Prosecutors believe the firm paid a $13.5 million commission to win a gas plant project in Abu Dhabi.
MONTREAL—French authorities are investigating SNC-Lavalin over allegations that a portion of the $56 million in questionable payments identified by the company in an internal investigation was used to win a project in the United Arab Emirates.
A prosecutor in Reims opened an investigation last summer after an external auditor found “anomalies” in the accounting books of SNC-Lavalin Europe.
A local newspaper, L’Union de Reims, reported that $13.5 million that was supposed to be used for European projects appeared to have instead been paid to someone in the Middle East.
Police raided the SNC-Lavalin Europe headquarters, then in Reims, last November. They believe the $13.5 million was a commission paid to win a gas complex project in Abu Dhabi, according to the newspaper.
SNC-Lavalin couldn’t be immediately reached for comment, but a spokeswoman told Montreal La Presse that the $13.5 million was part of the $56 million in payments to unidentified agents that was disclosed in March 2012 following an internal investigation.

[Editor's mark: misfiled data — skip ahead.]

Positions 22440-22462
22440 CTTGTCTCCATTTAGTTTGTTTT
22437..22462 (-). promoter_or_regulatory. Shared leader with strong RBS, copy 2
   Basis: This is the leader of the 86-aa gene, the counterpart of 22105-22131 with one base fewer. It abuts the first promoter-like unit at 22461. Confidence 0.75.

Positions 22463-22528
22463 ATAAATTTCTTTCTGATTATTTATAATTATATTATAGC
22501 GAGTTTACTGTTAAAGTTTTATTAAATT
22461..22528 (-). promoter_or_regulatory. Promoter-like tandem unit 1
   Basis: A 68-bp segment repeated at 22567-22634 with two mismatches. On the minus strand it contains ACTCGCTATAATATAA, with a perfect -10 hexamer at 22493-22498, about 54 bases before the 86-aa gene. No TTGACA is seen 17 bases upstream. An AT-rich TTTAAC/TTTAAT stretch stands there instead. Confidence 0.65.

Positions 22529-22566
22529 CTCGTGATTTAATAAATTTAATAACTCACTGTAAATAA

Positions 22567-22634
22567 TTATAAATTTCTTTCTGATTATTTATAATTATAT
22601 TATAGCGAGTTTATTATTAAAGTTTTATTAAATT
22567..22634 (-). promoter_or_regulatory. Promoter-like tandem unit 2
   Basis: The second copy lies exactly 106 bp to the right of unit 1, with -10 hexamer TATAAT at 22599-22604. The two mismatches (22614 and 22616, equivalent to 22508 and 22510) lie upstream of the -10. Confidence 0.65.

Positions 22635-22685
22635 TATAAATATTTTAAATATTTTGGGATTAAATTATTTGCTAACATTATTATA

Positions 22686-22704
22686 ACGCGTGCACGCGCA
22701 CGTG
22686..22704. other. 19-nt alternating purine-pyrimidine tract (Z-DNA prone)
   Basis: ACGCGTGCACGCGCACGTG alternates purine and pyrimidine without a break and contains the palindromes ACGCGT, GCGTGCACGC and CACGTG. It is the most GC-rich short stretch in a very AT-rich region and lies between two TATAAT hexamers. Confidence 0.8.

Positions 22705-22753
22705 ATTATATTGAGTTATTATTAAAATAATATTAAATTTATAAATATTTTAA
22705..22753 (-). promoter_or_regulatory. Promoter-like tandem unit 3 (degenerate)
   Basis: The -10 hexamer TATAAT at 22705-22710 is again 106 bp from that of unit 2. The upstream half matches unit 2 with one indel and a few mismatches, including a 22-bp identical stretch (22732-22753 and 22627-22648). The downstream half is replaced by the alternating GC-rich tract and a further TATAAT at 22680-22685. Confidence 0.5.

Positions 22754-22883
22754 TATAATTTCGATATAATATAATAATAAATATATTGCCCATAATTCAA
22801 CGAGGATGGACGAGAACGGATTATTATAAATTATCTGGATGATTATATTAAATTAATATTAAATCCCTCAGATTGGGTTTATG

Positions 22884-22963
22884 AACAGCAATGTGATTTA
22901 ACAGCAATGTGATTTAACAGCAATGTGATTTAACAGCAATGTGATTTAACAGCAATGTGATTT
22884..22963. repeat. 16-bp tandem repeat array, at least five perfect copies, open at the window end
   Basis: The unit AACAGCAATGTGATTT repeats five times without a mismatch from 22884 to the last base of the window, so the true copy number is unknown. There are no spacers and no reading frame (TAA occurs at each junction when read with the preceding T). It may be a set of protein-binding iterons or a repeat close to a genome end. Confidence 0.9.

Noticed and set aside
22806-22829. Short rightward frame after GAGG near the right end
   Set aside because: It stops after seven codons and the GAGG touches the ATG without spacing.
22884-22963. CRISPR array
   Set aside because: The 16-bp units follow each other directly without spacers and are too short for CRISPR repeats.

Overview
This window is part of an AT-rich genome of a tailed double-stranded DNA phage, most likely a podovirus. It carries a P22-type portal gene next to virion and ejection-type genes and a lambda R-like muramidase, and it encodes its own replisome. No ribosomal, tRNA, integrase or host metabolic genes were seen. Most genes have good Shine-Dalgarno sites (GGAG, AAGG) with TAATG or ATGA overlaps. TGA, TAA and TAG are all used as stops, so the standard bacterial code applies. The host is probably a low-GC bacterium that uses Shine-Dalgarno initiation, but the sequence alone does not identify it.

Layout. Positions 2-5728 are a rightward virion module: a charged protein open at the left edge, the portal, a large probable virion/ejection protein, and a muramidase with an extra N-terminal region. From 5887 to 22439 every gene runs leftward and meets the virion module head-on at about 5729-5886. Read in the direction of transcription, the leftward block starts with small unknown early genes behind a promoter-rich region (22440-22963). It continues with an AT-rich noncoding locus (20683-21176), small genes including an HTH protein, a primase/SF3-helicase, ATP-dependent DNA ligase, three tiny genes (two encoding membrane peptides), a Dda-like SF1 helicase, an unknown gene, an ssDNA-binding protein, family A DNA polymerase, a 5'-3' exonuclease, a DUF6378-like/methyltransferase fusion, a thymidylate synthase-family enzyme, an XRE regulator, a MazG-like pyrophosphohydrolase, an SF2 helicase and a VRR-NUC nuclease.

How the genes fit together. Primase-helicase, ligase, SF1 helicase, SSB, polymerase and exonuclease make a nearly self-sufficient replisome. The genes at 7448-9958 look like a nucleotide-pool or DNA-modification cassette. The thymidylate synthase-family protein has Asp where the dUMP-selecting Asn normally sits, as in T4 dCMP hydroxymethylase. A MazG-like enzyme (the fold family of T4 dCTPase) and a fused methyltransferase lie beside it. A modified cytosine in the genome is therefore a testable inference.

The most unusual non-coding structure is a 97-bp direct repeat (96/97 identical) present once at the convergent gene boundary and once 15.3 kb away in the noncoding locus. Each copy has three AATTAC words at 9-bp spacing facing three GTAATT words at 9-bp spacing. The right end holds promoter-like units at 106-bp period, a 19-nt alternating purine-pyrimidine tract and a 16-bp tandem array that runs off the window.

The document led to the departure of several senior executives and a string of events that left the company’s reputation in tatters.
Former CEO Pierre Duhaime and former SNC vice-president Riadh Ben Aissa have been charged with fraud over allegations that $22.5 million of the $56 million was used to win the Montreal super hospital contract. Ben Aissa has been jailed for more than a year in Switzerland on alleged corruption, fraud and money-laundering in North Africa.
The use of the remaining $20 million in payments hasn’t been identified.
SNC-Lavalin’s offices in Algeria were also raided last month. Algerian media said police are investigating an $825-million contract SNC-Lavalin won in 2005 to build the Hadjret Ennous power plant near Algiers.
The RCMP previously raided company offices in Oakville, Ont., related to alleged bribes in Bangladesh, and its headquarters in Montreal at the request of Swiss authorities.
The World Bank barred a SNC-Lavalin subsidiary and affiliates from bidding on its projects for 10 years as a result of allegations stemming from the Bangladesh bridge project.
The embattled Montreal-based company has said it expected police investigations and searches would flow after it handed information to the RCMP in March 2012.